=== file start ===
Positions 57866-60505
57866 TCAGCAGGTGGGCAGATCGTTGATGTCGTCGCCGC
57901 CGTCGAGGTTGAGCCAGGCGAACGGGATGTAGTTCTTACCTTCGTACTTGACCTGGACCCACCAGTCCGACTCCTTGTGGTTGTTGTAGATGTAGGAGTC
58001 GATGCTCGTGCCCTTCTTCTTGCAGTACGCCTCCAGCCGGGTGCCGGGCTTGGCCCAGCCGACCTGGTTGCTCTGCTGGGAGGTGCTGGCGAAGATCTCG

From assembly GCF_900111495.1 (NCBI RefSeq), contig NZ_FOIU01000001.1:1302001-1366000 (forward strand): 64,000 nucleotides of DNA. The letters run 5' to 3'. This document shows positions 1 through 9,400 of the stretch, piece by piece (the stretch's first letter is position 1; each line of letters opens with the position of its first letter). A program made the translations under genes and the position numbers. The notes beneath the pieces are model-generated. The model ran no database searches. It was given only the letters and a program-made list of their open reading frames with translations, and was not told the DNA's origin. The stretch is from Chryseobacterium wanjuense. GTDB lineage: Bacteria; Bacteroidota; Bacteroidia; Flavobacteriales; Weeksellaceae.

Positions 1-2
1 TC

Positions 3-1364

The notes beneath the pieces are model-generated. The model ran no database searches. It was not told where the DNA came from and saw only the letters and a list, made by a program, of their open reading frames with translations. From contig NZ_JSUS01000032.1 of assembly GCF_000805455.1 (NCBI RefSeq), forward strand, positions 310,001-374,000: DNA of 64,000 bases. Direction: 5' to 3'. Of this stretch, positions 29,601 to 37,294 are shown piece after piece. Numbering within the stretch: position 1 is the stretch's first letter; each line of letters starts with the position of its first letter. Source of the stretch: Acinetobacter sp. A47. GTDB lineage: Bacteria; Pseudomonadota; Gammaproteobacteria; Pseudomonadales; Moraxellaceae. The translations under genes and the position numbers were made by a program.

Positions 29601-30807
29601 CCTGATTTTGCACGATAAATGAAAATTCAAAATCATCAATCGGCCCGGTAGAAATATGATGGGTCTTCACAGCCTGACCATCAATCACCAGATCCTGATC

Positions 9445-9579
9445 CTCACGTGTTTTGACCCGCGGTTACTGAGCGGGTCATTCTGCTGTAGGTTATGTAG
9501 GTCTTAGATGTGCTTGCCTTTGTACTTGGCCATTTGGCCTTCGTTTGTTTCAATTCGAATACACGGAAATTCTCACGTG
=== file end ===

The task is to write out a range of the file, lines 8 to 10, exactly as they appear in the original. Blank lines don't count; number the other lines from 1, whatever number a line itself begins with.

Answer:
Positions 3-1364

The notes beneath the pieces are model-generated. The model ran no database searches. It was not told where the DNA came from and saw only the letters and a list, made by a program, of their open reading frames with translations. From contig NZ_JSUS01000032.1 of assembly GCF_000805455.1 (NCBI RefSeq), forward strand, positions 310,001-374,000: DNA of 64,000 bases. Direction: 5' to 3'. Of this stretch, positions 29,601 to 37,294 are shown piece after piece. Numbering within the stretch: position 1 is the stretch's first letter; each line of letters starts with the position of its first letter. Source of the stretch: Acinetobacter sp. A47. GTDB lineage: Bacteria; Pseudomonadota; Gammaproteobacteria; Pseudomonadales; Moraxellaceae. The translations under genes and the position numbers were made by a program.

Positions 29601-30807